Instrumental Tools for Debt and Growth

A Joint Post by Miles Kimball and Yichuan Wang

Yichuan (see photo above) and I talked through the analysis and ideas for this post together, but the words and the particulars of the graphs are all his. I find what he has done here very impressive. On his blog, where this post first appeared on June 4, 2013, the last two graphs are dynamic and show more information when you hover over what you are interested in. This post is a good complement to our analysis in our second joint Quartz column: “Autopsy: Economists looked even closer at Reinhart and Rogoff’s data–and the results might surprise you,” which pushes a little further along the lines we laid out in “For Sussing Out Whether Debt Affects Future Growth, the Key is Carefully Taking Into Account Past Growth.”

In a recent Quartz column, we found that high levels of debt do not appear to affect future rates of growth. In the Reinhart and Rogoff (henceforth RR) data set on debt and growth for a group of 20 advanced economies in the post WW-II period, high levels of debt to GDP did not predict lower levels of growth 5 to 10 years in the future. Notably, after controlling for various intervals of past growth, we found that there was a mild positive correlation between debt to GDP and future GDP growth.

In a companion post, we address some of the time window issues with some plots how adjusting for past growth can reverse any observed negative correlation between debt and future growth. In this post, we want to address the possibility that future growth can lead to high debt, and explain our use of instrumental variables to control for this possibility.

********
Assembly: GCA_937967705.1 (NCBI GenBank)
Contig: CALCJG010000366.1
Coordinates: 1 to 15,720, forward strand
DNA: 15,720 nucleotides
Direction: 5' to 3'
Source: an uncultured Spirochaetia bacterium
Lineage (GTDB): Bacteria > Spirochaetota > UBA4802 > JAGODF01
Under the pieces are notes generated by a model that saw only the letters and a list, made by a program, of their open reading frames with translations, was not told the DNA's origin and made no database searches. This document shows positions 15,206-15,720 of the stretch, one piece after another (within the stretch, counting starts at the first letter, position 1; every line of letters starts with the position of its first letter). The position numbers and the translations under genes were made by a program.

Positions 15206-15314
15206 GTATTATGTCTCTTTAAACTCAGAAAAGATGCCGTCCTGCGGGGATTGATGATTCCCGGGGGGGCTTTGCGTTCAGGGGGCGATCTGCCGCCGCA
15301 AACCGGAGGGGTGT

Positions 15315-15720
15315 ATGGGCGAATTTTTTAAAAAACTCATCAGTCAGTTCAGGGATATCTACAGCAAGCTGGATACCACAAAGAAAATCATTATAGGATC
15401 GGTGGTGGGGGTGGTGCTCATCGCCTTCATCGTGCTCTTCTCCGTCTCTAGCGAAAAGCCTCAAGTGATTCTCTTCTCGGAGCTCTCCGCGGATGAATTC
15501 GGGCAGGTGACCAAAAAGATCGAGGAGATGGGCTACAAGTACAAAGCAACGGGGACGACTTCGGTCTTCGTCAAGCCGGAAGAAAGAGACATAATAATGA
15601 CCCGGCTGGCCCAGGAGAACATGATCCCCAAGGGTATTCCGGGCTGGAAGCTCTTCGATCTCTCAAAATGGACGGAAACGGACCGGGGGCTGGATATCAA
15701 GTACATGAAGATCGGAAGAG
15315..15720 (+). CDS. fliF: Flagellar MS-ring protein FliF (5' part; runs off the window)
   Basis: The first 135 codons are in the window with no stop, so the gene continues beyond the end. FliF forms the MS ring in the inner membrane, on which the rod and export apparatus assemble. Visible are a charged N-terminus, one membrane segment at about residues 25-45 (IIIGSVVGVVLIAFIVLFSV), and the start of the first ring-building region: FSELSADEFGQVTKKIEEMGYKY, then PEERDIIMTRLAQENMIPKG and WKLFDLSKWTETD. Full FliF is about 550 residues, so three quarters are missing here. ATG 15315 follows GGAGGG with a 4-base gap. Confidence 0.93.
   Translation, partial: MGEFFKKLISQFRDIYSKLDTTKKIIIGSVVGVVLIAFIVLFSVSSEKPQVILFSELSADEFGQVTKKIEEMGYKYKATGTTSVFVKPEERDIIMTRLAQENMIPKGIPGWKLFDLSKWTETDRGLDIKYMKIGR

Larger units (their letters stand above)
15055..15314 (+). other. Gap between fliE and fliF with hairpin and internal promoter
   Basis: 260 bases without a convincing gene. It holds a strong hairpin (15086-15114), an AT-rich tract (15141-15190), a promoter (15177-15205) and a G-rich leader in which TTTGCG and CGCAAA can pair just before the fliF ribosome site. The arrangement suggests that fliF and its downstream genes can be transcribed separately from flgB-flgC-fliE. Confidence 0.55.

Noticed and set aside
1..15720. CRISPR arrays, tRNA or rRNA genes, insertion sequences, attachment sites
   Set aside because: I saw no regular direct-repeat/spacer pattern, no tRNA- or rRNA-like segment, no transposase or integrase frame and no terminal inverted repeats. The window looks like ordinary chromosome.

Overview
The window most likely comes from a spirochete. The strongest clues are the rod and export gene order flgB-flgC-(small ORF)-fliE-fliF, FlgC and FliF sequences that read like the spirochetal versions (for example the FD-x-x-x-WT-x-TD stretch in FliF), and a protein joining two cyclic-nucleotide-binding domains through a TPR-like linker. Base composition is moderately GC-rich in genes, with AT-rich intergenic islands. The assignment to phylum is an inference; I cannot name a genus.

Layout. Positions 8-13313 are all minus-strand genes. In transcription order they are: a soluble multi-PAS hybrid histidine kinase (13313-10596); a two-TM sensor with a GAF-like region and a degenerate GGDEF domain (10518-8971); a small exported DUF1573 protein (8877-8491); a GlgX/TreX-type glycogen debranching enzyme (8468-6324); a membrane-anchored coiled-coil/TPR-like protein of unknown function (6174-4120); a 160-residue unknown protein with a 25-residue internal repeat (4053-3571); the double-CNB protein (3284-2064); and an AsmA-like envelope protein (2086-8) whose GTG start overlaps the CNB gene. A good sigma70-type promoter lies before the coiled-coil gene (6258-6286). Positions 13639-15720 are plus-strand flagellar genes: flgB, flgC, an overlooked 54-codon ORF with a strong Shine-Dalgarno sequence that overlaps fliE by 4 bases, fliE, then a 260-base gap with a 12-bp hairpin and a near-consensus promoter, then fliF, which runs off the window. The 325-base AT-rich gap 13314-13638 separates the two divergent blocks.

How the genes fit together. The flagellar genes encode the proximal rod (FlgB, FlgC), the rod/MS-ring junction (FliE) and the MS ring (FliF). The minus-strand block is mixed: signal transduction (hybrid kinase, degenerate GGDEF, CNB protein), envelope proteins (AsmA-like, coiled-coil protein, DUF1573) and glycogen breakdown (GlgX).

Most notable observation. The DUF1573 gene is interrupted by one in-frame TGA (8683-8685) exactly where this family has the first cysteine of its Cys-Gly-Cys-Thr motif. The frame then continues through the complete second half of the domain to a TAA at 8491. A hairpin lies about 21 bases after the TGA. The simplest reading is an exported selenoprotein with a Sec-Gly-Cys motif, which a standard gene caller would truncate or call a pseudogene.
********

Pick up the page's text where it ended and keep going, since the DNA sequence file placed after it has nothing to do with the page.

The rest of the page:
One major possibility for this relationship is that policy makers are forward looking, and base their decisions on whether to have high or low debt based on their expectations of future events. For example, if policy makers know that a recession is coming, they may increase deficit spending to mitigate the upcoming negative shock to growth. Even though debt may have increased growth, this would have been observed as lower growth following high debt.On the other hand, perhaps expectations of high future growth make policy makers believe that the government can afford to increase debt right now. Even if debt had a negative effect on growth, the data would show a rapid rise in GDP growth following the increase in debt.

Apart from government tax and spending decisions informed by forecasts of future growth, there are other mechanical relationships between debt and growth that are not what one should be looking for when asking whether debt has a negative effect on growth. For example a war can increase debt, but the ramp of the war makes growth high then and predictably lower after the ramp up is done and predictably lower still when the war winds down. So there is an increase in debt coupled with predictions for GDP growth different from non-war situations. None of this has to do with debt itself causing a different growth rate, so we would like to abstract from it. 

To do so, we need to extract the part of the debt to GDP statistic that is based on whether the country runs a long term high debt policy, and to ignore the high debt that arises because of changes in expected future outcomes or because of relatively mechanical short-run aggregate demand effects of government purchases as a component of GDP. Econometrically, this approach is called instrumental variables, and would involve using a set of variables, called instruments, that are uncorrelated with future outcomes to predict current debt.

Since we are considering future outcomes, a natural choice for instrument would be the lagged value of the debt to GDP ratio. As can be seen below, debt to GDP does not jump around very much. If debt is high today, it likely will also be high tomorrow. Thus lagged debt can predict future debt. Also, since economic growth is notoriously difficult to forecast, the lagged debt variable should no longer reflect expectations about future economic growth.